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Don’t laugh: Jon Lester might hit a little for Cubs this year

Jon Lester finally knows what to do with that thing on his shoulder.

MESA, Ariz. – Of the areas Jon Lester would seem to have room to improve heading into the Cubs’ 2016 season, could his hitting be the one that actually takes the most significant step forward?

“I thought people made fun of Jon a lot last year, but I really liked Jon’s swing,” manager Joe Maddon said. “And by the end of the season it started to pay dividends.”

In his final spring start before a scheduled season debut Tuesday in Anaheim, Lester pitched five scoreless innings against the Colorado Rockies, with 10 strikeouts. He had no fielding chances, and throwing to bases was not an issue.

But it was his opposite-field home run during the Cubs’ seven-run fourth inning that created the most postgame buzz around the big left-hander.

Granted, the homer came against some guy named Scott Oberg, and nobody was turning it into any kind of jumping-off point for regular-season projections.

But despite a major-league record 66 hitless at-bats before getting his first hit last July, Lester hitting the ball hard is no fluke. He recorded the second-highest exit velocity for a pitcher last season.

And now?

“I feel like I’m ahead of the curve a little bit as far as where I was last year, just pitcking up the bat,” said Lester, who has trash-talked and made hitting bets for ’16 with new Cubs teammate John Lackey – the guy he got the hit against last July (a shot that caromed off Lackey for an infield single).

“That [home run] was obviously a cool thing and something I guess I can put on the mantle. But hopefully we can get one during the season. That would mean a lot more.”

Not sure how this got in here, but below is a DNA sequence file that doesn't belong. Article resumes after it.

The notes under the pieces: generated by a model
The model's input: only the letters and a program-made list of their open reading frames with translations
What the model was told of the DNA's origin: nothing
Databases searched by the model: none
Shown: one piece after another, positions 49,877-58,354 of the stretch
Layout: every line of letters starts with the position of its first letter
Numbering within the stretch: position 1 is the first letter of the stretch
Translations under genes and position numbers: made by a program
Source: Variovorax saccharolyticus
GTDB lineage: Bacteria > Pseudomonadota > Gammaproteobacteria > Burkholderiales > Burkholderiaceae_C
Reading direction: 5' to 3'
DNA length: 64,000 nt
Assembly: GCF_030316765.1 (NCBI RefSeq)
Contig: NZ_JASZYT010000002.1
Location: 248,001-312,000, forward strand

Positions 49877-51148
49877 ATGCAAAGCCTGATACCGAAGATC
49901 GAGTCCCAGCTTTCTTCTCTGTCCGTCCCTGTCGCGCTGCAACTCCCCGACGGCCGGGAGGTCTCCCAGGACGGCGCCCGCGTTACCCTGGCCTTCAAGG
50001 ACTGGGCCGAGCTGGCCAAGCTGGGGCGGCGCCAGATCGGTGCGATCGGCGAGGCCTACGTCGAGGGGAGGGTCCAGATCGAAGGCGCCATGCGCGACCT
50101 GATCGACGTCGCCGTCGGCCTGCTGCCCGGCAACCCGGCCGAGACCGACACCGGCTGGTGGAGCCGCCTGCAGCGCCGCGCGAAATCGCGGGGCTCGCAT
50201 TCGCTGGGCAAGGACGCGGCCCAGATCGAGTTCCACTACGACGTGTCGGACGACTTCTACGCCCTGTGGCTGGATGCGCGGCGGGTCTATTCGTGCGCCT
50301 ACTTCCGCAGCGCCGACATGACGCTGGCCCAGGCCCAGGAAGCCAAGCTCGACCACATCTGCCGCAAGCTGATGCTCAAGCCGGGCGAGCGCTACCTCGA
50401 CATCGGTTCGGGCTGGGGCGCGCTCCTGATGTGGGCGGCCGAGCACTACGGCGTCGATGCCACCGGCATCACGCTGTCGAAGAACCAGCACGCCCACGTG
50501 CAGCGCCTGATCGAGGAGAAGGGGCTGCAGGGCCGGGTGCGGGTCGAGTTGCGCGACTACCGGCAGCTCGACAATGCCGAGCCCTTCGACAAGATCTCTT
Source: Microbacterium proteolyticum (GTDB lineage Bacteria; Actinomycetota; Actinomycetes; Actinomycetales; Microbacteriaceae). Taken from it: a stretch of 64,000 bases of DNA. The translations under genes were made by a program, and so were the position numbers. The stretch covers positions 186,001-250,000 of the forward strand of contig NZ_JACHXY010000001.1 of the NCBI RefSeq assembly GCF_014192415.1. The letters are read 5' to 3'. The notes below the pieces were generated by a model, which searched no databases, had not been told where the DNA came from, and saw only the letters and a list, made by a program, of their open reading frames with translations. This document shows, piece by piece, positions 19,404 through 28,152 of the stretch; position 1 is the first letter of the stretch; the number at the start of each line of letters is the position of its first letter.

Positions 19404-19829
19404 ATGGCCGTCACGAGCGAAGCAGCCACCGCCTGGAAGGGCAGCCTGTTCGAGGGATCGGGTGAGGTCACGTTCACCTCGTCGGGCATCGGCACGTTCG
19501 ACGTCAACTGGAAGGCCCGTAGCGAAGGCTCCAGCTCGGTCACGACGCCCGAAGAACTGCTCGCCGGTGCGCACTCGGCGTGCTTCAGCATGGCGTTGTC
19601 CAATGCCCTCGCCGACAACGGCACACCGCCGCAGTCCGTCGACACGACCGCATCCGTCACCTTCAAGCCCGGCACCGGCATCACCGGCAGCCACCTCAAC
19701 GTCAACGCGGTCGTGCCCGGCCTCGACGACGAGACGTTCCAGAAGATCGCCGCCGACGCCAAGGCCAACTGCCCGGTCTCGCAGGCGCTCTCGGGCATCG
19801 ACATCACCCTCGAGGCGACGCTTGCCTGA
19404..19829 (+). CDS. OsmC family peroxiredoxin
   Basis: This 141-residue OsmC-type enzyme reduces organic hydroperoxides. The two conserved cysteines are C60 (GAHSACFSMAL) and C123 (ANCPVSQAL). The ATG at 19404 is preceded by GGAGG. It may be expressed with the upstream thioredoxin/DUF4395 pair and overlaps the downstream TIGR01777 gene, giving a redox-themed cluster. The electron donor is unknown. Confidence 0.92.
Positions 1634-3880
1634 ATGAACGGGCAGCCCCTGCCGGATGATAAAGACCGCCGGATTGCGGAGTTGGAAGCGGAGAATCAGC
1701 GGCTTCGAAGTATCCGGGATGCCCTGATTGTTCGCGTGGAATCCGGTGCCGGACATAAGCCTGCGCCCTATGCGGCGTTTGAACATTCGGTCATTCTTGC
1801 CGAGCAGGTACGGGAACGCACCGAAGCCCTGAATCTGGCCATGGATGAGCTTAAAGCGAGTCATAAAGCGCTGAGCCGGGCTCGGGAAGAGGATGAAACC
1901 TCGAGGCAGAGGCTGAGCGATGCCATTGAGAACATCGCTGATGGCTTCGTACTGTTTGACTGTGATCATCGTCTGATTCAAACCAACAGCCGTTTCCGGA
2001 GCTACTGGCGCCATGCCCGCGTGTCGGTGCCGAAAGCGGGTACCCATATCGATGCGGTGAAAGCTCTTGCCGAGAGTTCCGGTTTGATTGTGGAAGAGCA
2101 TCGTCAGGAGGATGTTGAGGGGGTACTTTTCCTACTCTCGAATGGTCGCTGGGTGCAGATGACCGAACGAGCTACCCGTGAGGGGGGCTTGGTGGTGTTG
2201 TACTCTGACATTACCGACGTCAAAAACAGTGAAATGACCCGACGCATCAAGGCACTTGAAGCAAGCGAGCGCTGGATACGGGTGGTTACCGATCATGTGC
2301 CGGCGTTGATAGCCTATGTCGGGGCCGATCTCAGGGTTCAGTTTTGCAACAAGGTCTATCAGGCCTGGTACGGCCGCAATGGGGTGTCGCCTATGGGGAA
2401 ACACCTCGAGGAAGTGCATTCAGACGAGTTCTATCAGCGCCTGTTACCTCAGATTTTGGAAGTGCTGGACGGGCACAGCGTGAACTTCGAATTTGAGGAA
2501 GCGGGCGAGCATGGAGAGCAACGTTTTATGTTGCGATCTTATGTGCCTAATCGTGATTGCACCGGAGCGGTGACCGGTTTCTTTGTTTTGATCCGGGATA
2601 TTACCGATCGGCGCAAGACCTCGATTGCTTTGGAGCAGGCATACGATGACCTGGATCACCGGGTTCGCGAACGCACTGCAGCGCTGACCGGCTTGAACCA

For context on Maddon’s observation and Lester’s growing comfort, consider that until he joined the Cubs last year, the career American Leaguer had 36 career big-league at-bats. He had none in the minors.

Before Wednesday, he was 0-for-5 in his career at the plate in spring trainings.

As for those 36 previous regular-season at-bats, Lester said he and the other Red Sox pitchers were not allowed to swing the bat in those interleague road games.

“I had one game against [Philadelphia’s] Cliff Lee, and [manager] John Farrell told me if I took the bat off my shoulder he’d fine me,” Lester said. “Literally, I told the catcher, `I’m not allowed to swing, so if you just want to throw heaters down the middle, go for it.’ And they did.

“I punched out twice looking. Six pitches. And drug it back to the dugout.”

His last homer at any level before Wednesday? High school. Had to be.

“That’s the only time I’ve gotten a hit [before last season],” said Lester, who had fun with teammates after the homer Wednesday, pointing to the sky as he reached the dugout.

He’s not taking any more batting practice than usual this spring, he said. But there does seem to be a growing confidence.

“It’s just more of a comfort,” he said. “You’re coming in [last year] and trying to figure out how far from the plate you’re supposed to stand and how you’re supposed to load and how you’re supposed to swing and all this other stuff.”

He won’t get a chance to test that new comfort level until his second start, with the DH in effect Tuesday.

But by the home opener April 11 against the Reds at Wrigley Field, he’ll be ready to swing.

“As the year went on last year, I know the results weren’t there the whole year as far as hits,” he said. “But as the year went on, I felt a lot more comfortable, and more at ease when I was up at the plate.”

Since the 0-for-66, he went 4-for-32 – big improvement, if not Big Z-esque.

“Now we’re coming in and it’s not as new and foreign,” he said. “This year I’ll have a lot better idea what I’m trying to do.”